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29 Sept 2022

COLUMN: 'The team had 22 subs, and number 37, Yuili Kitagawa, both his parents are Japanese'

A Boherlahan contingent celebrating in west Cork after a Clonakilty victory epitomises what GAA is all about: family! And we weren’t alone...

Tipperary Tipperary Tipperary

Clon, the massive underdog in spite of having beaten Courcey Rovers earlier in the competition by two points, felt like they could get the win again. It was just a feeling...

A Boherlahan contingent celebrating in west Cork after a Clonakilty victory epitomises what GAA is all about: family! And we weren’t alone...

On Saturday afternoon last, Clonakilty won Cork’s West Division Under 15 A hurling competition.

An underage first for the club, and not since the 2013 Under 16 quadruple winning team, has Clonakilty underage hurling soared so high.

Joint captain Oisín Hassett, son of Boherlahan’s Leo Hassett (who resides with his family in the west Cork town) put in a man of the match performance with 2-7 (1-3 from play).

But there’s more to the story than that...

The Boherlahan party headed off early from Tipperary to the “new pitch” at Kilbrittain GAA Club for the 1pm throw-in.

My brother, Jason Hassett, drove us down in his Audi A5 Coupé, leaving little leg room for my sister Jackie Fogarty in the backseat, but she somehow managed to squeeze in.

Victory! From L-R: Jackie Fogarty (in the pink top), Jason Hassett, Ellie Hassett, Oisín Hassett, Leo Hassett, Oliver Hassett (in the red top), Brenda Hassett and myself.

We travelled into the county of roadworks, otherwise known as Cork. In all the years we are travelling to Clon, there always seems to be roadworks of some sort going on at Innishannon and at the Dunkettle.

The car filled with chatter all the way down.

We stopped in Bandon for a coffee, more chat and a 99 cone knowing we were only 12 minutes from there to Kilbrittain. We arrived a half an hour early to see the warm-ups and it was obvious early on who was up for this contest. Clon were hopping off the ground.

Leo, one of the mentors, came over to us before the game, sensing the team’s attitude, and asked: “What do ye think?”

Just as he had the question asked, he gave us an answer.

“I think it is on...”

Clon, the massive underdog in spite of having beaten Courcey Rovers earlier in the competition by two points, felt like they could get the win again.

It was just a feeling at that stage...but sometimes that’s all an underdog needs.

Courcey Rovers’ Dean Cosgrave is a Cork star of the future, no doubt about it, with his opening score of the game one worthy of Croke Park on All-Ireland Final day.

But from then on, it was all Clon as they blitzed the fancied hurling club with goals and scores from frees and open play being pinged over from all angles.

In truth, the game was over as a contest at half-time with Clon up 4-04 to 0-04. But Clon came out in the second half as though they were only one point up.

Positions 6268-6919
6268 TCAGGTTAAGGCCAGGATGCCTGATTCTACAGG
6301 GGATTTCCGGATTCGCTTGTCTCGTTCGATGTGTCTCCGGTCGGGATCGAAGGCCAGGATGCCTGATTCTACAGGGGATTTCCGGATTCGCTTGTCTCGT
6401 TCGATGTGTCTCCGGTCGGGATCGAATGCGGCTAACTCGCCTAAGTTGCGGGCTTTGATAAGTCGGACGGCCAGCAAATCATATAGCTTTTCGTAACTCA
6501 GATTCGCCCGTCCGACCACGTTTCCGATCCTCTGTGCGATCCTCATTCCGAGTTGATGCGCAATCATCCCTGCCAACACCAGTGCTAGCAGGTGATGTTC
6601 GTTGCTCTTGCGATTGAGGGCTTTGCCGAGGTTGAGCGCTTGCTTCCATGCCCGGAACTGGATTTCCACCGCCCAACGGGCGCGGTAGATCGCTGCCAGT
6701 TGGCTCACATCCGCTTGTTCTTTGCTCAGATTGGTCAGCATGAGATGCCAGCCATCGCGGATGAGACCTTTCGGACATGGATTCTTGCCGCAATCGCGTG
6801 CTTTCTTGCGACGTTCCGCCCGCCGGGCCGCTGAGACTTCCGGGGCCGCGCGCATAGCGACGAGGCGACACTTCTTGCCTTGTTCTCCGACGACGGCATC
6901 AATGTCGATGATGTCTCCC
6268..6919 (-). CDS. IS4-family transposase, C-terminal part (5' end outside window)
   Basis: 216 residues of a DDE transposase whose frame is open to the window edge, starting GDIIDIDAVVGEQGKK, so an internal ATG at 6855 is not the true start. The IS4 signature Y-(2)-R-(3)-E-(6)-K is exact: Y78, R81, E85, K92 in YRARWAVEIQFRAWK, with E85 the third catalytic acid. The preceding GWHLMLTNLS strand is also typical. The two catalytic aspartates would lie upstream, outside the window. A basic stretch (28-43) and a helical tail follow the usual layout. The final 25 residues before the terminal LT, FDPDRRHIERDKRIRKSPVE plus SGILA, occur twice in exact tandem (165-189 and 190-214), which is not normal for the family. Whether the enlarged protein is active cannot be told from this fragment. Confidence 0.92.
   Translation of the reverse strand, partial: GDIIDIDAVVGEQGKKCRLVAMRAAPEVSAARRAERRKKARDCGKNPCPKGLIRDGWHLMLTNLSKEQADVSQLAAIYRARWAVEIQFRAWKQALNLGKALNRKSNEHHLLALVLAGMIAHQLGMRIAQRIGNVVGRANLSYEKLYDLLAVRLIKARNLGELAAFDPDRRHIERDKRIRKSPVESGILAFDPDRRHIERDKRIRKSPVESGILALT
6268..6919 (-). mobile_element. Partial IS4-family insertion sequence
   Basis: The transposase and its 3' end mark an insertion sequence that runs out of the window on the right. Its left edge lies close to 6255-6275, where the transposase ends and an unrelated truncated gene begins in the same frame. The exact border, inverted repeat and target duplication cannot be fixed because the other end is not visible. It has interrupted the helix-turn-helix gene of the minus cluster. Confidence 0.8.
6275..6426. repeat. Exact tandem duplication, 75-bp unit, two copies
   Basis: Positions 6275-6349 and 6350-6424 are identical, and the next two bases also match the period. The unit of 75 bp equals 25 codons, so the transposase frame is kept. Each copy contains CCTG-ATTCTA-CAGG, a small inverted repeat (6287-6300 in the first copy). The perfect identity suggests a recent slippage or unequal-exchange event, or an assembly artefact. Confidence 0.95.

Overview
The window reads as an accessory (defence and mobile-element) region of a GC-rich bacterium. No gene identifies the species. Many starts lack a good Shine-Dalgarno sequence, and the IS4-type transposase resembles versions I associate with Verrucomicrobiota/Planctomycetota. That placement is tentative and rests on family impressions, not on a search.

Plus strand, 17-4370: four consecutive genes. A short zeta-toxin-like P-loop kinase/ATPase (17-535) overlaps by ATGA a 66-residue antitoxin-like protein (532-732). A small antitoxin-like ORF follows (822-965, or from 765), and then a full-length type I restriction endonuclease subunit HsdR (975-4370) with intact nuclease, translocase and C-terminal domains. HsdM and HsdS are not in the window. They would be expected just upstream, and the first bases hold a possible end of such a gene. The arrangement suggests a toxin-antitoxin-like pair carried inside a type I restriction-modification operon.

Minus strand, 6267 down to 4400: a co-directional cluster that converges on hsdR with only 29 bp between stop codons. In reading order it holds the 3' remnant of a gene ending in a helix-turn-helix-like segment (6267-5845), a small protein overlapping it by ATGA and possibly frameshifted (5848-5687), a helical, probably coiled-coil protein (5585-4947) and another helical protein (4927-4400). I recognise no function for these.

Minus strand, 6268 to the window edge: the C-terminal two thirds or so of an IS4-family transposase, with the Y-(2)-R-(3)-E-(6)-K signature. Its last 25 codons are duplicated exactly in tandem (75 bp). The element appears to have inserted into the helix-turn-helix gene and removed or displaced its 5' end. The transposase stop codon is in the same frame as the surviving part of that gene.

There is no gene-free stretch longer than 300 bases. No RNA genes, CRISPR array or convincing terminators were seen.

They drove it home and were convincing winners on a scoreline of 4-13 to 1-9.

The celebrations were mighty. For us, we went back to Cashel for celebratory pints in Feehans, for Leo and the family, it was The Brewery Bar in Clon and they haven’t been heard from since.

Roadtrip! Jason Hassett (far left), myself and Jackie Fogarty in the background (just about) on the way home from west Cork after the match.

There won’t be a tourist welcomed in Clon for a week.

The GAA truly has far-reaching branches.

With Kilfeacle RFC outgoing President, Mick Kenneally, Oisín’s grandfather, also there to cheer on the club and the team.

Leo’s wife Brenda (a Tipperary Town woman), Mick’s daughter, was also there along with Leo and Brenda’s daughter Ellie (who is studying general nursing in UCC) and young son, Oliver, named after his grandfather, Oliver Hassett of Boherlahan fame.

Emmet Nolan, son of Kilkenny man Martin Nolan (who is also living in Clon with his family and wife Maria from Dublin) put in a huge performance as well with a remarkable 2-1 from play. Matthew Harrington, the joint captain with Oisín, also played a leading role.

Then there was full-back Arjun Negi, both his parents are from India, Paddy O’Crowley’s father is from Clare and Dylan Harrington’s parents are from Limerick.

Dylan is a mighty hurler who was all over the field putting his body on the line. Eddie Morrissey, the goalkeeper, his father is from Tipp too, James Costello’s father is from Limerick and Jack Byerley’s father is from Clare.

Seamus White, the other mentor, is from Cork and his wife Bronagh is from Donegal, their son Cillian White at wing-back, was the coolest operator on the pitch.

Clon had 22 subs, and number 37, Yuili Kitagawa, both his parents are Japanese and he started playing hurling two years ago.

John Kevin McCarthy headed up the management set up, a local man.

The GAA truly is a family affair.

We don’t just cheer for our own club colours, or home counties, we shout for family and friends, from all corners of the country.

It’s not just the nomadic movement from county to county, it’s country to country.

This is one of the great stories of the GAA, people from everywhere cheering for a place they’re not from but one they call home.

Or in our case, a place a branch of our family calls home. We were there for a day to cheer on loved ones, willing them to win as though it was our own club.

Enjoying victory as though it was our victory. And it was, we were from Clon, we bled for Clon, we roared for Clon, for that 60 minutes in Kilbrittain last Saturday in the autumn sunshine.

There’s something magical about that.

Darren Hassett is Regional Editor of the Tipperary Star and The Nationalist

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